+ Site Statistics
+ Search Articles
+ PDF Full Text Service
How our service works
Request PDF Full Text
+ Follow Us
Follow on Facebook
Follow on Twitter
Follow on LinkedIn
+ Subscribe to Site Feeds
Most Shared
PDF Full Text
+ Translate
+ Recently Requested

Identification of the Genetic Requirements for Zinc Tolerance and Toxicity in Saccharomyces cerevisiae



Identification of the Genetic Requirements for Zinc Tolerance and Toxicity in Saccharomyces cerevisiae



G3 2019



Zinc is essential for almost all living organisms, since it serves as a crucial cofactor for transcription factors and enzymes. However, it is toxic to cell growth when present in excess. The present work aims to investigate the toxicity mechanisms induced by zinc stress in yeast cells. To this end, 108 yeast single-gene deletion mutants were identified sensitive to 6 mM ZnCl2 through a genome-wide screen. These genes were predominantly related to the biological processes of vacuolar acidification and transport, polyphosphate metabolic process, cytosolic transport, the process utilizing autophagic mechanism. A result from the measurement of intracellular zinc content showed that 64 mutants accumulated higher intracellular zinc under zinc stress than the wild-type cells. We further measured the intracellular ROS (reactive oxygen species) levels of 108 zinc-sensitive mutants treated with 3 mM ZnCl2 We showed that the intracellular ROS levels in 51 mutants were increased by high zinc stress, suggesting their possible involvement in regulating ROS homeostasis in response to high zinc. The results also revealed that excess zinc could generate oxidative damage and then activate the expression of several antioxidant defenses genes. Taken together, the data obtained indicated that excess zinc toxicity might be mainly due to the high intracellular zinc levels and ROS levels induced by zinc stress in yeast cells. Our current findings would provide a basis to understand the molecular mechanisms of zinc toxicity in yeast cells.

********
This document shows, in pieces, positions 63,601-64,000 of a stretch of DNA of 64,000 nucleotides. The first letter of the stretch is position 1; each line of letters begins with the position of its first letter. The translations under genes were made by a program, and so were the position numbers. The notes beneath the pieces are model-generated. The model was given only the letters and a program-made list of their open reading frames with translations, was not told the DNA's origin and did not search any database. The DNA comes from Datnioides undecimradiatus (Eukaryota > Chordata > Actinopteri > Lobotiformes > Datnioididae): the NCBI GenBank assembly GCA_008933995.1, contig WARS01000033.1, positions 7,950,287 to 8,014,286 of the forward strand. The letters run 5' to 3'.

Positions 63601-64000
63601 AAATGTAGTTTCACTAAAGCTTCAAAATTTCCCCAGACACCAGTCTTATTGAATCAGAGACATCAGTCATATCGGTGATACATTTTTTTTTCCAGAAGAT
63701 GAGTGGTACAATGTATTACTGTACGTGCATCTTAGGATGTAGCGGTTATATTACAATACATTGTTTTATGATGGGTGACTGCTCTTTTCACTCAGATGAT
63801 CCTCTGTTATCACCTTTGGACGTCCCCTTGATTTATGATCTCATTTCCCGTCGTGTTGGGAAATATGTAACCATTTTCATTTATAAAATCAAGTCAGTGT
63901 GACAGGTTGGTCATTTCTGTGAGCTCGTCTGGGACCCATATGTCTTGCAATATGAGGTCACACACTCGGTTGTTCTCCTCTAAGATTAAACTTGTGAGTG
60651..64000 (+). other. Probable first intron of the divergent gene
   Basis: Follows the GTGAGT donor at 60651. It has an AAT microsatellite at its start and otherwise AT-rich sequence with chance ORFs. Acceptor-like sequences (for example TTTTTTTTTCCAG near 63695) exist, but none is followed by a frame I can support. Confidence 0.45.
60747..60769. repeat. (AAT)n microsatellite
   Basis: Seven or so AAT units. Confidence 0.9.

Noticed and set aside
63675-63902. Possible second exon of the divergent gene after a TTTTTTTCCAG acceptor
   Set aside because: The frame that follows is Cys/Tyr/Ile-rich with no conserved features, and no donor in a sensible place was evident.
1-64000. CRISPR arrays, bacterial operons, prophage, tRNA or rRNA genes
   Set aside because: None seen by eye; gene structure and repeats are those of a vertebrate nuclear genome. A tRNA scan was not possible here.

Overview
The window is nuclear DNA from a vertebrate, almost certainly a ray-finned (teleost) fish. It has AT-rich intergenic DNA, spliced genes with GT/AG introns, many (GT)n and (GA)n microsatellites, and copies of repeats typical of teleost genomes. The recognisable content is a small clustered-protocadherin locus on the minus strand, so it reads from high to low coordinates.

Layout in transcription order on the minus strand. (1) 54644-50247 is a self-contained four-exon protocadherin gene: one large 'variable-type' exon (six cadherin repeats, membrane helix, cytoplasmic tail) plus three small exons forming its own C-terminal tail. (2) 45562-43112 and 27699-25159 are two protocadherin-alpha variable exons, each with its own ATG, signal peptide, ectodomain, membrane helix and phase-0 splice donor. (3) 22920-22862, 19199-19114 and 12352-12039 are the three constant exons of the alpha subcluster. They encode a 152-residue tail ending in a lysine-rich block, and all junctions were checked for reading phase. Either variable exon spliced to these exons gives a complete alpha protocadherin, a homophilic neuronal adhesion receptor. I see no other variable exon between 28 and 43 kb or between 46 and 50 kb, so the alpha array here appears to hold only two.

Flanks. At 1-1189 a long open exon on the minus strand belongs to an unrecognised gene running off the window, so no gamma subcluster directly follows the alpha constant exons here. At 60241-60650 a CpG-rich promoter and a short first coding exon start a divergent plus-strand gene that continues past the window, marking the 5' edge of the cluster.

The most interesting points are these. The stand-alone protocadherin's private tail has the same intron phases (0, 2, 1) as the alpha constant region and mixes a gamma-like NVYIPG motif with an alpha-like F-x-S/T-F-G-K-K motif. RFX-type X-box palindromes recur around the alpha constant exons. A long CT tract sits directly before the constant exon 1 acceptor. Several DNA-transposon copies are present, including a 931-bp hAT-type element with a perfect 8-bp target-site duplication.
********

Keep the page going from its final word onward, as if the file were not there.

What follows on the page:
Please choose payment method:






(PDF emailed within 1 workday: $29.90)

Accession: 069613931

Download citation: RISBibTeXText

PMID: 31836620


Related references

High density array screening to identify the genetic requirements for transition metal tolerance in Saccharomyces cerevisiae. Metallomics 3(2): 195-205, 2011

Improvement of acetic acid tolerance of Saccharomyces cerevisiae using a zinc-finger-based artificial transcription factor and identification of novel genes involved in acetic acid tolerance. Applied Microbiology and Biotechnology 99(5): 2441-2449, 2015

Identification by phenotypic and genetic approaches of an indigenous Saccharomyces cerevisiae wine strain with high desiccation tolerance. Yeast 34(10): 417-426, 2017

Expression of ZRC1 coding for suppressor of zinc toxicity is induced by zinc-starvation stress in Zap1-dependent fashion in Saccharomyces cerevisiae. Biochemical and Biophysical Research Communications 276(3): 879-884, 2000

Identification and genetic analysis of Saccharomyces pombe cDNA that suppress deletion of IRA1 in Saccharomyces cerevisiae. Gene 29(1): 147-152, 1993

Calcium dependence of eugenol tolerance and toxicity in Saccharomyces cerevisiae. Plos one 9(7): E102712, 2014

Zinc uptake and toxicity in the yeasts sporobolomyces roseus and saccharomyces cerevisiae. Journal of General Microbiology 129(11): 3421-3426, 1983

On the molecular relationships between high-zinc tolerance and aconitase (Aco1) in Saccharomyces cerevisiae. Metallomics 6(3): 634-645, 2014

Yap1 mediates tolerance to cobalt toxicity in the yeast Saccharomyces cerevisiae. Biochimica et Biophysica Acta 1840(6): 1977-1986, 2014

Genetic requirements for the targeted integration of Agrobacterium T-DNA in Saccharomyces cerevisiae. Nucleic Acids Research 31(3): 826-832, 2003

Zinc oxide and silver nanoparticles toxicity in the baker's yeast, Saccharomyces cerevisiae. Plos one 13(3): E0193111, 2018

Role of protein phosphatases 2C on tolerance to lithium toxicity in the yeast Saccharomyces cerevisiae. Molecular Microbiology 62(1): 263-277, 2006

Identification of chaperones in freeze tolerance in Saccharomyces cerevisiae. Journal of Microbiology 50(5): 882-887, 2012

Wild type RTA and less toxic variants have distinct requirements for Png1 for their depurination activity and toxicity in Saccharomyces cerevisiae. Plos one 9(12): E113719, 2014

The Saccharomyces cerevisiae Ca2+ channel Cch1pMid1p is essential for tolerance to cold stress and iron toxicity. Febs Letters 579(25): 5697-5703, 2005